Given the role that the military plays in the country’s internal and external politics, Pakistan can be characterized as a militarized state, with a militarized foreign policy. Rather than strengthening the civilian government in Pakistan, and hence propping up democracy, Pakistan’s key partners shore up the country’s armed forces by dealing with them as their privileged interlocutors and supplying them arms to obtain more willing cooperation from them for achieving regional objectives. The US continues to extend arms assistance to Pakistan despite the Pakistani military’s declared hostility towards india and avowed intention to acquire arms to counter it. The US maintains its freedom of action to arm Pakistan with the specious argument that these arms supplies do not change the conventional arms balance in the region, and agreeing to disagree with us on this issue. The consequence for India is that our adversary is being armed by the most powerful democratic country in the world as well as by the most authoritarian state.
India is a country most exposed to the threat from terrorism inspired by religious extemism. The epicenter of global terrorism is located in Pakistan. India has suffered from terrorism without obtaining the sympathy and support of the international community for long years. After 9/11 the US took cognizance of the terrorist problem emanating from the Af-Pak region but treated Pakistan as an ally in the war on terror rather than the source of this menace. Pakistan-based terrorism became an argument, ironically, for pressure on India to resolve the Kashmir issue in order to get Pakistan to devote its full attention to curbing the activities of the terror groups operating in Afghanistan against the US/ISAF forces there across its western border. After 26/11 and US’s own experience of Pakistan’s two-faced policies on terrorism- combating those groups targetting it internally and supporting those that served it externally - the Americans have a more clearly enunciated thinking about Pakistan’s terrorist threat to India, but this has not resulted in deterrent action against Pakistan’s use of terrorism as state policy.
With the electoral and financial need to reduce its Aghanistan liability, the US, prodded by the UK in particular, is willing to cut a political deal with the Taliban that would allow it to withdraw from that country without a debacle. The Taliban’s extremist religious ideology can be overlooked by the western powers so long as the Islamist agenda is limited to Afghanistan, links with Al Qaida are cut off and the West is no longer a target of terrorist attacks. This strategy disegards India’s interest in protecting its multi-religious society from mounting influence of extremist thinking in the region. The Taliban may foreswear terrorism against the West in exchange for a share in the power structure in Afghanistan, but the threat to India’s security would increase with greater Talibanization of the region. India needs a government in Afghanistan that is not beholden to Pakistan and has no religious bias against us. The prospects of stability of the region, with Central Asia included, built on increased connectivity within it, would be compromised if instead of forces of moderation and modernization getting entrenched in it, the opposite happened. India’s security interests in Afghanistan are therefore self-evident. The Strategic Partnership Agreement signed betwen India and Afghanistan recently is a step in the direction of India affirming these interests.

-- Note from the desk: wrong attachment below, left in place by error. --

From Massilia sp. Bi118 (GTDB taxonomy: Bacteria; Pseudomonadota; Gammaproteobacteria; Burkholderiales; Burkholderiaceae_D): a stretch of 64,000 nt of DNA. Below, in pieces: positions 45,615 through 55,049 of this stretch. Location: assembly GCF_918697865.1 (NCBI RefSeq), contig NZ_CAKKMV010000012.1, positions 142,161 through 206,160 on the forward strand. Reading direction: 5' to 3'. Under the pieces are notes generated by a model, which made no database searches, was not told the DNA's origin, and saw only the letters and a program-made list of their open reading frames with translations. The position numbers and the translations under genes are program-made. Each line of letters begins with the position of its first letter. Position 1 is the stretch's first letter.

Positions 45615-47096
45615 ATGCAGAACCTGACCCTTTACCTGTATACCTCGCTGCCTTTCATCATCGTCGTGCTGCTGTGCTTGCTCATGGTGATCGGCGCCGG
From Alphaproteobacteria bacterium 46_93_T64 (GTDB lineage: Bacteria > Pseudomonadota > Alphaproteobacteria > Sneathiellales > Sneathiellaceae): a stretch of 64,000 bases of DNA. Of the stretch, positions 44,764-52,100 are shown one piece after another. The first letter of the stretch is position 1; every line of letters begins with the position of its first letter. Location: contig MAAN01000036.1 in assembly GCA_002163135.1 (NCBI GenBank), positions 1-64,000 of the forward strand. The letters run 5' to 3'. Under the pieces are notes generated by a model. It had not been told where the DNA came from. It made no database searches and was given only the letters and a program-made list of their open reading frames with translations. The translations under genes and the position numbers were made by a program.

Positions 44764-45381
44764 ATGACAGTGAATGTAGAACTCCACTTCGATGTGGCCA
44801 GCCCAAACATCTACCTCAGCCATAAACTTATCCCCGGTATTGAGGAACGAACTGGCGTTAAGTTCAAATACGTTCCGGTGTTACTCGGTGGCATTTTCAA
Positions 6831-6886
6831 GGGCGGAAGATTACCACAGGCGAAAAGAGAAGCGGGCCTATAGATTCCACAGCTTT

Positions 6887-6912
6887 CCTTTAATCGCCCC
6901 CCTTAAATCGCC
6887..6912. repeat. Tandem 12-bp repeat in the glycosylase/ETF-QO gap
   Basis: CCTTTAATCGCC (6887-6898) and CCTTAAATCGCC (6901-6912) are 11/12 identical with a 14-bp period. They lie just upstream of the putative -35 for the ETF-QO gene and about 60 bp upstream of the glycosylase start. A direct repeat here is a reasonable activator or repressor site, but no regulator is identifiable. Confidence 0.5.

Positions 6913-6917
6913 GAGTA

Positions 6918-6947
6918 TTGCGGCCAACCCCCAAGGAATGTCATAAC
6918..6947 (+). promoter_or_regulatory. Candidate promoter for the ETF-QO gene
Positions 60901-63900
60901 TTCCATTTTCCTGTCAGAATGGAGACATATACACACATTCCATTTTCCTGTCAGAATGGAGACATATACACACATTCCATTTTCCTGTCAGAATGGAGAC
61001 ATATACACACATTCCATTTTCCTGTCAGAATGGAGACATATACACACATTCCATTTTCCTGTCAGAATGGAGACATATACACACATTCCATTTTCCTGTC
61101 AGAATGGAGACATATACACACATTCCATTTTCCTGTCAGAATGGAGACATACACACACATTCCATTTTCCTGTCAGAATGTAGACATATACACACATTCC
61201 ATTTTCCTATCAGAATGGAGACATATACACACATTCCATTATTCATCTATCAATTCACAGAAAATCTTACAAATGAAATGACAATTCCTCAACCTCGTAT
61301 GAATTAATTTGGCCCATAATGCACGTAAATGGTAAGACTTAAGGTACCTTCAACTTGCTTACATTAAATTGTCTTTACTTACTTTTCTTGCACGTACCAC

China’s stepped up claims on Arunachal Pradesh defined now as South Tibet, characterizing high level political visits from our side to the state as provocation, internationalizing its differences with us on this issue by objecting to ADB funding for development projects in the state, reminding us in the Chinese state controlled press of a repeat of 1962 if India continued its provocations, upgrading massively its military infrastructure in Tibet, all point to the security problems we face from China, as does the uncertainties surrounding the issue of Dalai Lama’s succession, Our decision to improve the long neglected military infrastructure on our northern border, open up airfields close to it, position our latest aircraft in air bases in the east, raise additional mountain divisions etc are in response to this threat. Instead of profiting from a peace dividend by way of demilitarization flowing from our improved economic ties with China and negotiations by the Special Representatives(SRs) of the two countries to find a political solution the border issue, the border is being remilitarized. The 14 meetings of the SRs have proved infructuous in making progress in a reasonable time frame; the 15th meeting has been postponed under unclear circumstances.